The Ideal Human Being Does This According to Hinduism
[dropcaps]H[/dropcaps]undreds of thousands of people all over the world wake up at the crack of dawn to enter a dimly lit room, roll out their weathered yoga mats and move from Sun Salutations to Downward Dog. Yoga, most commonly known as an exercise regimen, has been incorporated into the lives of extremely successful individuals as well as those searching for stress relief or personal healing. Whatever the reason, it has united great worlds apart and continues to invite many more without discrimination, judgment or added burdens. Though the practice originated from India, today, it is found in private studios, DVDs and almost every gym.
Most people have a vague understanding that yoga is a meditative practice that stems from India, but it incorporates many Hindu principles and beliefs. There is a great emphasis on individual awareness of the self in context of the individual, with the society and with the Divine.
Meditation in Motion
The yoga known as the exercise and physical practice is only one of eight parts that make up the entirety of the yoga system. The eight-part practice is centered around meditation on God or the Absolute.
Yama constitutes the ethical belief system. It encourages faithfulness to God and truthfulness and abstinence from stealing, violence and attachment. Niyama reinforces positive behaviors that all mankind should share. It purports the necessity to be clean, content, self-disciplined as well as to always be in self-reflection and devoted to God.
The physical aspect of this practice that people are most familiar with is asana. These collections of poses are designed to strengthen the temple that is the body, create flexibility and positive energy. By emptying any tension held within the body, it allows for positive energy flow and deep relaxation that is imperative to comfortably and earnestly meditate upon God. Pranayama calls for controlled and conscientious breathing motions that create inner calm, peace and vitality.
Because the spiritual and physical portions of yoga encourage an immense level of self-awareness, by consequence, it allows for release. Pratyahara inspires the individual to rise above daily tribulations and hardships and not to be weighed down by the ups and downs of life. It calls for positive thinking and to view the challenges of life as chances to heal.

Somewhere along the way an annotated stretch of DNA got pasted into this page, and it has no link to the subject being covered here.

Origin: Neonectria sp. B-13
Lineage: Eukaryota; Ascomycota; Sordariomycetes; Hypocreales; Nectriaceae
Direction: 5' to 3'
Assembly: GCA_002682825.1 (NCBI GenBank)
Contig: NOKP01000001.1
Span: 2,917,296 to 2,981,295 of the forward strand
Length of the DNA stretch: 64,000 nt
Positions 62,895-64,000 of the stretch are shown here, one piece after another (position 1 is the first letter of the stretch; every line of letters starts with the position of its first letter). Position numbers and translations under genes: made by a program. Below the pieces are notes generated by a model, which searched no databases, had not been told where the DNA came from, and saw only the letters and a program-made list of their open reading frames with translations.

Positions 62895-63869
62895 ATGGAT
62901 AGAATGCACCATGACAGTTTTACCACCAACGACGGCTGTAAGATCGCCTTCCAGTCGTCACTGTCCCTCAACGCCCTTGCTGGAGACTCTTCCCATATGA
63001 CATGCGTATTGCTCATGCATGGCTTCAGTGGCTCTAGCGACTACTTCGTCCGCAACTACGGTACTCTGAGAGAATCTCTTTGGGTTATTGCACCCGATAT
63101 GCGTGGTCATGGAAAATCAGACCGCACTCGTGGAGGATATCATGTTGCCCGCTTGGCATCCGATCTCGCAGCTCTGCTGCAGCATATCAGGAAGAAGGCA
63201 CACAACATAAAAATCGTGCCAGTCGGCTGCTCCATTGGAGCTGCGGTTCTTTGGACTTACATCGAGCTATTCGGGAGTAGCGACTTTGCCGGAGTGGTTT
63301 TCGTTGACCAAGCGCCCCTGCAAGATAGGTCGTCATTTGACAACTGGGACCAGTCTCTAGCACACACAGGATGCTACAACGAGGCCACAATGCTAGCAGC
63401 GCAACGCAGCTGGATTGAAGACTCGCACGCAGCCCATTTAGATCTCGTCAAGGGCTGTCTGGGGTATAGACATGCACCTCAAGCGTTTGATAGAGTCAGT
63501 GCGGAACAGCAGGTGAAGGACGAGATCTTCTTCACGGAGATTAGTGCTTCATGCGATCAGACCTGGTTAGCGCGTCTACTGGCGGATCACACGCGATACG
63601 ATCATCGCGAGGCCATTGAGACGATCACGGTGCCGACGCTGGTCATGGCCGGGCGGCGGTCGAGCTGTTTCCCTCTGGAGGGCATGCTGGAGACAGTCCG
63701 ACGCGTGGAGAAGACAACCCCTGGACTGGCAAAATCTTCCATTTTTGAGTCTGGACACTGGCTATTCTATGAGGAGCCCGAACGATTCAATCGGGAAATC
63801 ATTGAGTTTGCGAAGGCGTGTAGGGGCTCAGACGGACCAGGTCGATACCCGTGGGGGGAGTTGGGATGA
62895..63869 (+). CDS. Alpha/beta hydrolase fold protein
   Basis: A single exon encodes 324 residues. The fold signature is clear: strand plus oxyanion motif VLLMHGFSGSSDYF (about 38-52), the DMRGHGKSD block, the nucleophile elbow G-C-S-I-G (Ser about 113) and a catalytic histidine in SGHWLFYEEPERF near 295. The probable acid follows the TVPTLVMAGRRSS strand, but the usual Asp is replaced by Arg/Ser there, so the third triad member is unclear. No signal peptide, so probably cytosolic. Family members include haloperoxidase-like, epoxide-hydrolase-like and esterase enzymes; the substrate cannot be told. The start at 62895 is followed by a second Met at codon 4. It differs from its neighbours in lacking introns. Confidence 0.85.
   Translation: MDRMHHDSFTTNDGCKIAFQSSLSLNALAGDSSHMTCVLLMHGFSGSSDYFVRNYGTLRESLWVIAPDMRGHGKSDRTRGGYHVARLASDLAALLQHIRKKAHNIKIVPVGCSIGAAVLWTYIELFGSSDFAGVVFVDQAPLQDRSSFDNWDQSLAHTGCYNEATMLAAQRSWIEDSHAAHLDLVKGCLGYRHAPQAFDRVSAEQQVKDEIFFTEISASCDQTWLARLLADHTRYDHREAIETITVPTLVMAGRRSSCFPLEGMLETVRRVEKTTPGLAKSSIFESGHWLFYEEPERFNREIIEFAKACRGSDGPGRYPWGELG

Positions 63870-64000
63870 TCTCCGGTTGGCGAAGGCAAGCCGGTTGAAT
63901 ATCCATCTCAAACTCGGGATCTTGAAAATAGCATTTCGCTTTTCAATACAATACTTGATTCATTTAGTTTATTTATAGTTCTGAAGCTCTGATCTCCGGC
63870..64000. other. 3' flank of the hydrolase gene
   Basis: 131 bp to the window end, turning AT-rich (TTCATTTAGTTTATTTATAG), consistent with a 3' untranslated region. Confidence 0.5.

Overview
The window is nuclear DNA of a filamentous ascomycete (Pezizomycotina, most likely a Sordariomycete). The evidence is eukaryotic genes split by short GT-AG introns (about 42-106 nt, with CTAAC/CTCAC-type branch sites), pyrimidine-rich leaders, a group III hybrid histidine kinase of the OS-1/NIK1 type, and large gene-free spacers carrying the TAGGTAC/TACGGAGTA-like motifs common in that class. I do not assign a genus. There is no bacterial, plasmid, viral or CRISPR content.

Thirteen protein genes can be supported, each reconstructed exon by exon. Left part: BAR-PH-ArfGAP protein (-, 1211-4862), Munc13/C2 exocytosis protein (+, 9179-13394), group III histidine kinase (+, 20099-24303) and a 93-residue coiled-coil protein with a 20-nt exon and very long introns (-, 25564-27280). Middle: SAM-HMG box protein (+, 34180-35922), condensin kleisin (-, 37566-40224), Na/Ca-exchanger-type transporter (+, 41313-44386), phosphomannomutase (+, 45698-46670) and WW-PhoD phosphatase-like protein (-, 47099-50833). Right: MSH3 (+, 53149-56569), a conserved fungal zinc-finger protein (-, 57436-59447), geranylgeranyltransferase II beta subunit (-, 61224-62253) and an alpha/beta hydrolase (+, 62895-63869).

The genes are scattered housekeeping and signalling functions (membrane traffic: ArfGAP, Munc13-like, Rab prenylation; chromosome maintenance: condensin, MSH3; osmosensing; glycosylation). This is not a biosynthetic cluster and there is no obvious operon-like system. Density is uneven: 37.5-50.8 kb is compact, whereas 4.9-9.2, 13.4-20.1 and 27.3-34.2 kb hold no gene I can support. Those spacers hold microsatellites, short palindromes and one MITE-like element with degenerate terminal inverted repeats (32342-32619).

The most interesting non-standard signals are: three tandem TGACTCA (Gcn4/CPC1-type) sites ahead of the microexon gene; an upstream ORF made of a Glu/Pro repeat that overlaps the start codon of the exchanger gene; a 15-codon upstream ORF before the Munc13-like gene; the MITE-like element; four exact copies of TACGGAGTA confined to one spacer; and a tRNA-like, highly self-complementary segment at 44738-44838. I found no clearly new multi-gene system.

Dharana is in reference to extremely focused and high-powered concentration. To complement, dhyana is specifically designed for meditation upon the Absolute, stilling the disturbances of the mind and opening the heart for healing and love. The final component and objective of yoga is Samadhi, the state where the individual is in direct presence of God, a condition of eternal bliss, peace and contentment.
Each of the eight parts of yoga is designed to bring the individual better understanding of him or herself while creating a space within for the Absolute. By the end of it all, the seasoned yogi will have achieved perfect peace and relationship with God.
Four Ways to Yoga
Hindu belief purports that the ideal person contains four qualities in equilibrium. These four qualities are in correspondence to the four “denominations” of yoga which go hand in hand with the eight “limbs” of yoga. Each denomination interprets the eight-part yoga system in a different way.
Raja-Yoga is search for the mystical union between the human self and the Higher Self. It is the practice and pursuit for the individual to discover his or her elevated and holy state. Raja-Yoga calls for transcendence above what is human in nature in exploration for what is far more divine and achieve a type of re-created self.
Karma-Yoga regards the relationship people as individuals have to humanity as a whole. Oftentimes referring to man as the “worker,” Karma-Yoga seeks to create a peaceful union between the person and the entirety of mankind. Allowing for conscious citizenship, ideally, every member of society would work for the betterment of the whole while individually attaining peace and contentment.
Taking Karma-Yoga to a macroscopic scale, Jnana-Yoga works to create an understanding of all existence, taking a more philosophical stance on the practice. It tackles challenging topics such as the identity and responsibility of man in context of existence.
Quite possibly the most religiously explicit, Bhakti-Yoga concerns the quest for union in love between the individual and the God of love. Once this relationship of love between God and man is accomplished, it creates a culture by which love permeates society through the individual.
All four agendas work together to bring enlightenment, healing and understanding to the individual. It provides a method for people who practice yoga to perceive their identity in context of mysticism, society and philosophy, creating a bigger and more open mind and body as well as bringing awareness to the individual as a player in this vast world.
The Perfect Human Being in Four Parts
All four divisions strive for union between the individual man and its counterpart: the higher self, mankind, all of existence and the God of love. The true message and mission of yoga is not only to provide an exercise regimen, but to present a way for each person to experience a spiritual and transcendent level of consciousness, positivity and bliss.
The Hindu belief system ingrained inside of the yoga practice maintains that the true and perfect person contains all four aspects in balanced measures. Each person possesses qualities of mysticism (self-growth and transcendence), emotion (love), work (model citizenship) and philosophy (the Absolute) and thereby attains a coveted union with all parts and levels of life. The result is a perfect person in tune with his or her surroundings on earth, what is spiritual and what is internal.